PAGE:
2020-21 Hearst Sports Writing Winners Announced

San Francisco – The top 10 winners in college sports writing have been announced in the 61st annual William Randolph Hearst Foundation’s Journalism Awards Program, in which 103 undergraduate journalism programs at universities across the nation are eligible to participate. There were 123 sports writing entries submitted from 67 universities in our third writing competition of this academic year.

First Place has been awarded to  Caleb Coffman, a senior from Indiana University. Caleb receives a $3,000 scholarship for the winning article titled “The General’s Shadow: How author John Feinstein survived a year with Bob Knight ” published in the Indiana Daily Student. Caleb also qualifies to participate in the 2021 Hearst National Writing Championship this June.

Indiana University’s Department of Journalism will receive a matching grant, as do the journalism departments of all scholarship winners.

Other scholarship winners are:
Luke Mullin, University of Nebraska-Lincoln, second place, $2,000 scholarship
Allison Ingrum, Syracuse University, third place, $1,500 scholarship
Natalie Parks, University of Kentucky, fourth place, $1,000 scholarship
Michael Gutnick, Arizona State University, fifth place, $1,000 scholarship

The sixth-through-tenth place winners earn Hearst certificates:
Max Baker, University of Missouri, sixth place, certificate
Parth Upadhyaya, University of North Carolina at Chapel Hill, seventh place, certificate
Adam Cole, University of Missouri, eighth place, certificate
Drake Keeler, University of Nebraska-Lincoln, ninth place, certificate
Joe Levin, University of Texas at Austin, tenth place, certificate

Syracuse University placed first in the Intercollegiate Writing Competition with the highest accumulated student points from the first three of five writing competitions held this year.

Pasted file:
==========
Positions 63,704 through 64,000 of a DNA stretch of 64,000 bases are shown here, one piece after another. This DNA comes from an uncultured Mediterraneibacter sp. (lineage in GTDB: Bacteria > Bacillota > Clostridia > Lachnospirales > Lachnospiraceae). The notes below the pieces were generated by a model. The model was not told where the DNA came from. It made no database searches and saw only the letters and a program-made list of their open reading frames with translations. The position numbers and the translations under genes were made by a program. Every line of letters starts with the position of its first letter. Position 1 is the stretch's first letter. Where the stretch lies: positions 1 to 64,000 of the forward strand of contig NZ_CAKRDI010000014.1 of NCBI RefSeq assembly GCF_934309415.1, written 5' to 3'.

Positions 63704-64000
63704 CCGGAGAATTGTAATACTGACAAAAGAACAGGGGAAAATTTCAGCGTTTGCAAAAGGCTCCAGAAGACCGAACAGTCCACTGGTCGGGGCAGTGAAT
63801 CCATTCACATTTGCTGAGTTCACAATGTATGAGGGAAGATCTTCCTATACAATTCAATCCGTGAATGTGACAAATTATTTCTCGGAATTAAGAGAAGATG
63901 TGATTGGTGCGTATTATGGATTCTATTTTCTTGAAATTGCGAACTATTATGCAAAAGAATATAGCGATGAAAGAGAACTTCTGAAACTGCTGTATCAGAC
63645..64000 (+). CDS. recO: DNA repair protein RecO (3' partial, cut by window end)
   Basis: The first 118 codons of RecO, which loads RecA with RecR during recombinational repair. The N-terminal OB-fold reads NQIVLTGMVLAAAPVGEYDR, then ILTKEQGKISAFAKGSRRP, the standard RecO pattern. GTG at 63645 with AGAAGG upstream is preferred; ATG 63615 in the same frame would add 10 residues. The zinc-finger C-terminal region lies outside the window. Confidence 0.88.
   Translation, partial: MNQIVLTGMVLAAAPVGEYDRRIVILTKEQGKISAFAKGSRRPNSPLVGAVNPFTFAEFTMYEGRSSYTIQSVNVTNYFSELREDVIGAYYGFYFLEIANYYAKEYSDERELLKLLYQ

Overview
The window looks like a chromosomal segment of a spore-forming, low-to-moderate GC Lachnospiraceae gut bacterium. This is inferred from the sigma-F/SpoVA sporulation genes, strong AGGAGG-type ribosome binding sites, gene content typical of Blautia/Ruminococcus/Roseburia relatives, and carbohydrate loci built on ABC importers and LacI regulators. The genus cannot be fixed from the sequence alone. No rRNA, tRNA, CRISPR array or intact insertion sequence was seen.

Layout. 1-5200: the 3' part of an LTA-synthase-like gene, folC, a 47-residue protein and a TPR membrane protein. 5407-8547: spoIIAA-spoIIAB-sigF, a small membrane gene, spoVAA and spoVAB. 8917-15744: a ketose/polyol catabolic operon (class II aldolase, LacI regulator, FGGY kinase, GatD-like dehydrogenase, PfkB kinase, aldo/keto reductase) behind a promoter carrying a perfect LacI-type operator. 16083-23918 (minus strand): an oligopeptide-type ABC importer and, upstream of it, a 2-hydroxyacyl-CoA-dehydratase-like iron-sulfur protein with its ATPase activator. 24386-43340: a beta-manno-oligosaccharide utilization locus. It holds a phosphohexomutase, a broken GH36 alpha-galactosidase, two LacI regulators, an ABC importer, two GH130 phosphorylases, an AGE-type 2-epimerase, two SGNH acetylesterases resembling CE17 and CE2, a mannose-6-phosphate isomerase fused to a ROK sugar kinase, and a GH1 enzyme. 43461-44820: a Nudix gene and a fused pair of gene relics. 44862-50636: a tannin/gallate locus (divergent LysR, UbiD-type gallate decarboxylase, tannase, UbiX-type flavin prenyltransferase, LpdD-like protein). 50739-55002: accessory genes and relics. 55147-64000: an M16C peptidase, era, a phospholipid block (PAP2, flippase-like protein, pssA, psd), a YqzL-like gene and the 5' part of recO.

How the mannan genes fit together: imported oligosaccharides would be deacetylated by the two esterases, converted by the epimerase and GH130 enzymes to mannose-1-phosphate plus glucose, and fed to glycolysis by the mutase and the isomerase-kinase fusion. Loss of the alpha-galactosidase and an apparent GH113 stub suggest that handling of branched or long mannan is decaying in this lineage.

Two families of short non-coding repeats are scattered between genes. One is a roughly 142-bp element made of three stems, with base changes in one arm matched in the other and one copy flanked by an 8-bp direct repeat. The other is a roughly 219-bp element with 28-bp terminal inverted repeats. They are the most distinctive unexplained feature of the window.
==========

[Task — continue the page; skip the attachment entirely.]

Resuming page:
They are followed by: Drake University, University of North Carolina at Chapel Hill, University of Missouri, University of Nebraska-Lincoln, Indiana University, University of Kentucky, Arizona State University, University of Florida, Brigham Young University.

The final intercollegiate winners will be announced after the completion of all five writing competitions in June. The top three winning schools will earn $10,000, $4,000 and $2,000 respectively.

Judging the writing competitions this year are: Dwayne Bray, Journalist-at-large, ESPN’s The Undefeated; Larry Kramer, retired President and Publisher, USA Today; and Maria Reeve, Managing Editor, Houston Chronicle.

The Hearst Journalism Awards Program is conducted under the auspices of accredited schools of the Association of Schools of Journalism and Mass Communication and fully funded and administered by the William Randolph Hearst Foundation. 103 member universities of the Association of Schools of Journalism and Mass Communication with accredited undergraduate journalism programs are eligible to participate in the Hearst competitions.

The 14 monthly competitions consist of five writing, two photojournalism, one audio, two television and
four multimedia, with Championship finals in all divisions. The program awards up to $700,000 in scholarships and grants annually.

# # #